New $5.4b Macau resort may struggle to hit jackpot

BUBBLY: Macau's most expensive casino, due to open on Monday, boasts dancing fountains, cable cars (pictured) and a scale version of the Eiffel.


    Aug 18, 2016

    New $5.4b Macau resort may struggle to hit jackpot


    UNITED States casino tycoon Steve Wynn's newest pleasure palace in Macau boasts massive dancing fountains but the Chinese territory is anything but bubbly as it prepares to welcome the US$4 billion (S$5.4 billion) resort to its glitter strip next week.

    Macau's most expensive casino yet is due to open on Monday, a month ahead of a US$3 billion gaming resort by US billionaire Sheldon Adelson.

    But the properties - featuring thousands of hotel rooms, an aerial gondola and a scale version of the Eiffel - are opening as Macau gambling revenues languish at five-year lows and a corruption crackdown forces Chinese high-rollers to play in rival Asian destinations.

    Casino bosses are upbeat, saying the new resorts on the Cotai strip will breathe life back into Macau, which generates five times more gambling revenue than Las Vegas.

    Analysts, however, warn that additional supply could increase competition.

    "If they (Mr Wynn) had known, they definitely would not have spent US$4 billion, they probably would have spent something like US$1 billion," Nomura analyst Richard Huang said.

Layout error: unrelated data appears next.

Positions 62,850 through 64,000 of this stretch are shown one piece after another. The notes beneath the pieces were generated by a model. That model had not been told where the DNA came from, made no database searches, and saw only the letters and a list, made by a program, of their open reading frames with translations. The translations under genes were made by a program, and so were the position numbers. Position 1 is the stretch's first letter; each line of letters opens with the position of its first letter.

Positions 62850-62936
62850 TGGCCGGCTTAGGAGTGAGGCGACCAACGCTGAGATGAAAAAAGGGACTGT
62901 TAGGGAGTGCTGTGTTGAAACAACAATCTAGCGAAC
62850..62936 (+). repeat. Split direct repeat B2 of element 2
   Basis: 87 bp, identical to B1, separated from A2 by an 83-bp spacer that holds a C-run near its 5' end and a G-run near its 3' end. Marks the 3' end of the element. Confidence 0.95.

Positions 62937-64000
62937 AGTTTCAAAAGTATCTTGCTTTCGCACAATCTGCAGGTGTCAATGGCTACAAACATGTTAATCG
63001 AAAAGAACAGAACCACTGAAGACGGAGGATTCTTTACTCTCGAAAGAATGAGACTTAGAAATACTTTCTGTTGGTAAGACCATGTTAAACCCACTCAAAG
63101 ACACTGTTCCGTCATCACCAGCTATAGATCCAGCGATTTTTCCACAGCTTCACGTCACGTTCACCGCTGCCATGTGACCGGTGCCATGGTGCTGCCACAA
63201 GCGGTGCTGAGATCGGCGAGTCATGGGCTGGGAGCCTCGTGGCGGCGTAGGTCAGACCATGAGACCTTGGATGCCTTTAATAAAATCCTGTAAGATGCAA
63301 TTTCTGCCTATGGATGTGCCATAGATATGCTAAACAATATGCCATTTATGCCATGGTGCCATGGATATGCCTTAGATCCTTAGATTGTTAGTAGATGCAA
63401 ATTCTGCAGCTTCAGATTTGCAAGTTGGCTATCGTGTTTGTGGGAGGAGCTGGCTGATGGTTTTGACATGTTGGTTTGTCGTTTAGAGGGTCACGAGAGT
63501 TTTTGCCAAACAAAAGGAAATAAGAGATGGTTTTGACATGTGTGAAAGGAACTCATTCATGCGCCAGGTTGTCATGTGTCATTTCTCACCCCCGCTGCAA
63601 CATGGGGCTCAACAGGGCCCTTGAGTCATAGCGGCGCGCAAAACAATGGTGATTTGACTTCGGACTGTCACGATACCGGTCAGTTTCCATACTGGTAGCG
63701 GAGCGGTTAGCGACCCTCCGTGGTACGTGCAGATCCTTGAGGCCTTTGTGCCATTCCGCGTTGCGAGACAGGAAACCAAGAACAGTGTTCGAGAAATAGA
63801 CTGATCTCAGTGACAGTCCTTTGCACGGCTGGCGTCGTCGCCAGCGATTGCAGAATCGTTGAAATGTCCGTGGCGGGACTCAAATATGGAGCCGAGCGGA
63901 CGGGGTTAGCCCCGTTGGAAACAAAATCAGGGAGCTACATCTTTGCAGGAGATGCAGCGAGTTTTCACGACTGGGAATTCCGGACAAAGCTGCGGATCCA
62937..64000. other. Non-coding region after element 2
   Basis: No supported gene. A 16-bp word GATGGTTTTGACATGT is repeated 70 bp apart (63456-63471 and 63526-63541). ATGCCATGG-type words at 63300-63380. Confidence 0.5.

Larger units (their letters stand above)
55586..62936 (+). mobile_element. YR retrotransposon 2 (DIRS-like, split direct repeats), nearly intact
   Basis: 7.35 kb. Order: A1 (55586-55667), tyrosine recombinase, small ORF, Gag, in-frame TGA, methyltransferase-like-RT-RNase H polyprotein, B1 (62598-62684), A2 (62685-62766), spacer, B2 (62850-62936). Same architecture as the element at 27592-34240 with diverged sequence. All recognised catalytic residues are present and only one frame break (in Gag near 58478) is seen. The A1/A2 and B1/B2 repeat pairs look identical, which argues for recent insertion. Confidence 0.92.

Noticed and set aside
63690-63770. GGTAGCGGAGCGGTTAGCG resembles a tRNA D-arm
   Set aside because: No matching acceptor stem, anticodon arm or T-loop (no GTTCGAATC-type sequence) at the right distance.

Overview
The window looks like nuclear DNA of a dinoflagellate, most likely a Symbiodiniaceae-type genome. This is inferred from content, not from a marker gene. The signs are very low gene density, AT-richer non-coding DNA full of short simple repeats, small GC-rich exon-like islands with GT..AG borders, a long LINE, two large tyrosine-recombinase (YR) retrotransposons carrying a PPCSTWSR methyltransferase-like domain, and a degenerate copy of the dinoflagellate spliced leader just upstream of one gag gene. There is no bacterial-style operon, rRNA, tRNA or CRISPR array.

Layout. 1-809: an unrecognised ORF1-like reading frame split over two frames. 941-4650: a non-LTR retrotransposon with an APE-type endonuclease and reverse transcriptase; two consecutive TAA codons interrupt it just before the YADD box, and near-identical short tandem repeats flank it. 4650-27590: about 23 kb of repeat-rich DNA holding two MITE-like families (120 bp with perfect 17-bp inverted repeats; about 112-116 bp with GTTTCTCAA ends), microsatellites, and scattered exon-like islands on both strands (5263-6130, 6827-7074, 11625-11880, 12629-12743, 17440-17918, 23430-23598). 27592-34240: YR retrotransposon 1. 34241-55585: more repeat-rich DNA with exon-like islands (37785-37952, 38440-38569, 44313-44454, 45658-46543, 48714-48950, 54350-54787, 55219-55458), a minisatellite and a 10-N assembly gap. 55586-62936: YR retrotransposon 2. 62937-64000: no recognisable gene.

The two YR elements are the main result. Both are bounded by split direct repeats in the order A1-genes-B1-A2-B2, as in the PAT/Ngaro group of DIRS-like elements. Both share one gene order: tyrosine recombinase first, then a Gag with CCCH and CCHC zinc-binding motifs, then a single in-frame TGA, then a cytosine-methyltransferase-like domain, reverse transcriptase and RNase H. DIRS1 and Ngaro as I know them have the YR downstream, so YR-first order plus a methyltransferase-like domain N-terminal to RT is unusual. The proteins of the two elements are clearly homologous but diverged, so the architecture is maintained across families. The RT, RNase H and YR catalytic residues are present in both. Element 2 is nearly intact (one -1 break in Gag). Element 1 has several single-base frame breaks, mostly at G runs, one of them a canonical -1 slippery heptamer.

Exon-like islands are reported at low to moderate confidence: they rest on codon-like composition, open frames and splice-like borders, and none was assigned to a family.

With hindsight, it was clear that the operators, particularly Wynn, miscalculated their expansion during the boom years, he added.

    Planned several years ago when soaring revenues seemed unstoppable, the projects initially forecasted earnings about four times bigger than what is currently being generated.

    Regional rivals like the Philippines and Vietnam, meanwhile, are vying to lure Chinese gamblers to their casinos.

    New openings from Melco Crown and Galaxy Entertainment last year have not significantly bolstered receipts.

    Wynn Macau's share price tumbled after it confirmed it had received only a third of the gaming tables it had requested from regulators, as the government tries to rebrand Macau as a more mass-market "tourism and leisure" destination.

    Wynn Palace and Mr Adelson's Parisian resort, due to open on Sept 13, will add close to 5,000 hotel rooms. MGM China, SJM Holdings and The 13 Holding are also set to open resorts in the next two years.